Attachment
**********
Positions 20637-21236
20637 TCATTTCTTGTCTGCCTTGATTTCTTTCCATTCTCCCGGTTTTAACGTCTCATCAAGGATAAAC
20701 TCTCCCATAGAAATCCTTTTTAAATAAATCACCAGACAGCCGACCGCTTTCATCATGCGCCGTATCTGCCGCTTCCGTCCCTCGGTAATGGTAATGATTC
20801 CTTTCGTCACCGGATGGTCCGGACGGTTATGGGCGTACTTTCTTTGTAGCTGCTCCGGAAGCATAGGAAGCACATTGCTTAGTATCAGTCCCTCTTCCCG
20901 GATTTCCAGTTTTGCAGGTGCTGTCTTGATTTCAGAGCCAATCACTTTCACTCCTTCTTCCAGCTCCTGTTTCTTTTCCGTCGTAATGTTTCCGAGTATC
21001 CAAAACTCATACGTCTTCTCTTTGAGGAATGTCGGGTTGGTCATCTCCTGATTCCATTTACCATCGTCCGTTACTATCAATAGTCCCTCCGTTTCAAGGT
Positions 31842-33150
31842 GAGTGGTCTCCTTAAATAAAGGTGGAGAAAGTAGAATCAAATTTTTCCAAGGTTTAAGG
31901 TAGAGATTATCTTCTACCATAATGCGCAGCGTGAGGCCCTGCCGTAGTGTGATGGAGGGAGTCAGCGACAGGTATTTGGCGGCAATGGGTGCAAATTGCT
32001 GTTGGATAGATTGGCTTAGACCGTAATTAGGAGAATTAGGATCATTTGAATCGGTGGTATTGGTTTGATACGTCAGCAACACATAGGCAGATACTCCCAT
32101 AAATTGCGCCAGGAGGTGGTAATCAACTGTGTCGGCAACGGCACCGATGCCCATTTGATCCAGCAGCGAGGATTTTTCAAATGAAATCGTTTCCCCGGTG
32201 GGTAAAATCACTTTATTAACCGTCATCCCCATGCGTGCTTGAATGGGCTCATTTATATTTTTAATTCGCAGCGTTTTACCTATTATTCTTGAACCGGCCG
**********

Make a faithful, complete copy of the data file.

Positions 20637-21236
20637 TCATTTCTTGTCTGCCTTGATTTCTTTCCATTCTCCCGGTTTTAACGTCTCATCAAGGATAAAC
20701 TCTCCCATAGAAATCCTTTTTAAATAAATCACCAGACAGCCGACCGCTTTCATCATGCGCCGTATCTGCCGCTTCCGTCCCTCGGTAATGGTAATGATTC
20801 CTTTCGTCACCGGATGGTCCGGACGGTTATGGGCGTACTTTCTTTGTAGCTGCTCCGGAAGCATAGGAAGCACATTGCTTAGTATCAGTCCCTCTTCCCG
20901 GATTTCCAGTTTTGCAGGTGCTGTCTTGATTTCAGAGCCAATCACTTTCACTCCTTCTTCCAGCTCCTGTTTCTTTTCCGTCGTAATGTTTCCGAGTATC
21001 CAAAACTCATACGTCTTCTCTTTGAGGAATGTCGGGTTGGTCATCTCCTGATTCCATTTACCATCGTCCGTTACTATCAATAGTCCCTCCGTTTCAAGGT
Positions 31842-33150
31842 GAGTGGTCTCCTTAAATAAAGGTGGAGAAAGTAGAATCAAATTTTTCCAAGGTTTAAGG
31901 TAGAGATTATCTTCTACCATAATGCGCAGCGTGAGGCCCTGCCGTAGTGTGATGGAGGGAGTCAGCGACAGGTATTTGGCGGCAATGGGTGCAAATTGCT
32001 GTTGGATAGATTGGCTTAGACCGTAATTAGGAGAATTAGGATCATTTGAATCGGTGGTATTGGTTTGATACGTCAGCAACACATAGGCAGATACTCCCAT
32101 AAATTGCGCCAGGAGGTGGTAATCAACTGTGTCGGCAACGGCACCGATGCCCATTTGATCCAGCAGCGAGGATTTTTCAAATGAAATCGTTTCCCCGGTG
32201 GGTAAAATCACTTTATTAACCGTCATCCCCATGCGTGCTTGAATGGGCTCATTTATATTTTTAATTCGCAGCGTTTTACCTATTATTCTTGAACCGGCCG